By Scott Smith
Tribune staff writer
Jason Castillo conceded his driving privileges had been suspended for life, and he admitted he was drunk.
He was, however, hoping the Indiana Court of Appeals would buy his argument that prosecutors couldn’t prove he’d been driving.
It didn’t work.
Monday, three appeals court judges threw out the Kokomo resident’s appeal of a seven-year prison term in the case.
According to court records, Castillo was driving south on U.S. 31 through a construction zone in November 2011. The right lane was blocked by an asphalt machine.
A state worker told police he saw the light at Boulevard turn green, when to his surprise, the vehicle in the left-hand lane didn’t move.
A few seconds later, the worker said a man got out of the vehicle, talking on a cellphone, and proceeded to walk across the northbound lanes to the Bob Evans restaurant.
About the same time, the man later identified as Castillo was walking toward Bob Evans, Indiana State Police Trooper T.J. Zeiser was approaching the same intersection, and noticed traffic backed up and going around Castillo’s vehicle.
When the state workers pointed Zeiser toward Castillo, who was talking on a cellphone outside the restaurant, Zeiser went to investigate.
According to Zeiser’s testimony, Castillo was wobbly and smelled of alcohol.
Asked why he left the car sitting in traffic, Castillo responded the car had broken down, Zeiser said.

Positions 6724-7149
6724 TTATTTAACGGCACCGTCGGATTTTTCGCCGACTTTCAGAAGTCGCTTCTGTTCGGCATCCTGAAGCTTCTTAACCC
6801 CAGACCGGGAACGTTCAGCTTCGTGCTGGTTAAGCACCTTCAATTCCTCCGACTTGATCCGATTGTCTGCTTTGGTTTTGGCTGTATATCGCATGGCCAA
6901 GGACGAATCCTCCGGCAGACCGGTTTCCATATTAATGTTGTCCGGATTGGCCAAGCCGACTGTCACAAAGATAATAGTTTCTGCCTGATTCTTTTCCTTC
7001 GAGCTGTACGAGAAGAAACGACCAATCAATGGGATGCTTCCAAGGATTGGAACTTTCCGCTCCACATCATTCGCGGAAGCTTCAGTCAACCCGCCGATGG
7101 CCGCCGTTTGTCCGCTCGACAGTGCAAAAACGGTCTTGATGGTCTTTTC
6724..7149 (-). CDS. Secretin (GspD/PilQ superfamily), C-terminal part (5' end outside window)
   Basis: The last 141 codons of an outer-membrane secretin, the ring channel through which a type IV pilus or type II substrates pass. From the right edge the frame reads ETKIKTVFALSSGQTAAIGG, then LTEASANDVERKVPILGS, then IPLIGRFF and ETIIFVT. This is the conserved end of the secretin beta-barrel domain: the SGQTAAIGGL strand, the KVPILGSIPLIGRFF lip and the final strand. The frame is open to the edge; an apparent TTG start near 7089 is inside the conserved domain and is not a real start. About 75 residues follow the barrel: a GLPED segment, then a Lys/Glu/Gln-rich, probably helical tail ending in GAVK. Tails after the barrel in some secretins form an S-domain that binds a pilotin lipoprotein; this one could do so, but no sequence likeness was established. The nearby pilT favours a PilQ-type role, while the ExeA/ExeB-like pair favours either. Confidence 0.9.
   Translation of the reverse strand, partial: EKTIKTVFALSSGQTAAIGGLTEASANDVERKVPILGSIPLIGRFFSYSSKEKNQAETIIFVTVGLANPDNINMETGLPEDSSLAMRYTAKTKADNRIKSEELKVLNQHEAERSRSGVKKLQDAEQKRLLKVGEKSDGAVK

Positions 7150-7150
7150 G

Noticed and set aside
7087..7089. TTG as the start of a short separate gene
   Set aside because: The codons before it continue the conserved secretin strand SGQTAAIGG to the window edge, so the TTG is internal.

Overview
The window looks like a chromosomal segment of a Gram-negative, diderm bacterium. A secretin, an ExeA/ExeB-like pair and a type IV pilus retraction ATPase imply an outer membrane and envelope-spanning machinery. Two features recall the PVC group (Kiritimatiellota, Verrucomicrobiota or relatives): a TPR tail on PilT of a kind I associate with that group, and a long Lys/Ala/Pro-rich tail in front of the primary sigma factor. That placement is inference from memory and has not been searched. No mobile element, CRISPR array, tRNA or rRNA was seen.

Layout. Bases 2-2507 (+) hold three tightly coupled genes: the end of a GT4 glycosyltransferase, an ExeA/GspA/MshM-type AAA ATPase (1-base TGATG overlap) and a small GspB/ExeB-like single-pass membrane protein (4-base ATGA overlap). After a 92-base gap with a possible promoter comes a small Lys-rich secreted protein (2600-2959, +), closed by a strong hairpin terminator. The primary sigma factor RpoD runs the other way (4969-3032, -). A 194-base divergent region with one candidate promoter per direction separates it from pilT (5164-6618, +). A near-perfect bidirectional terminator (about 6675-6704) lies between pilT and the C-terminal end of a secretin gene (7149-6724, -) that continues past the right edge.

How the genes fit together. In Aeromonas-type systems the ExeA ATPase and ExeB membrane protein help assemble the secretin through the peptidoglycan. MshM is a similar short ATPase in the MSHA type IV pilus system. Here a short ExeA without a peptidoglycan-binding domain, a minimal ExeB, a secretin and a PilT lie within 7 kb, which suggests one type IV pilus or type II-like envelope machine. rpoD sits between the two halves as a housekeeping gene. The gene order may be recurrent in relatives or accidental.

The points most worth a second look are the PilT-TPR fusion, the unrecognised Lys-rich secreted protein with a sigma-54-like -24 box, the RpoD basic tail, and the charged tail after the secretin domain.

Zeiser also testified Castillo admitted to drinking that day but indicated he hadn’t had anything to drink since the car broke down.
Police found an open beer in the center console of Castillo’s car, along with an empty 32-ounce beer bottle.
Castillo’s blood alcohol content was 0.15, and due to prior convictions he’d already lost his driving privileges for life.
A Howard Superior Court 4 jury deliberated 33 minutes before returning a guilty verdict.
In his appeal, Castillo sought to have his conviction thrown out for insufficient evidence.
As his proof, he submitted that the state worker who identified him as the driver at trial admitted to not being “100 percent sure” that Castillo was the person he saw emerge from the car, cellphone in hand.
Writing for the appeals court majority, Court of Appeal Senior Judge John T. Sharpnack bluntly summarized evidence to the contrary.
“When Sergeant Zeiser asked Castillo why he left his vehicle in the middle of the roadway, Castillo said that the vehicle had broken down. This is ample evidence showing that Castillo operated a vehicle,” Sharpnack wrote.
Scott Smith can be reached at 765-454-8569 or at firstname.lastname@example.org.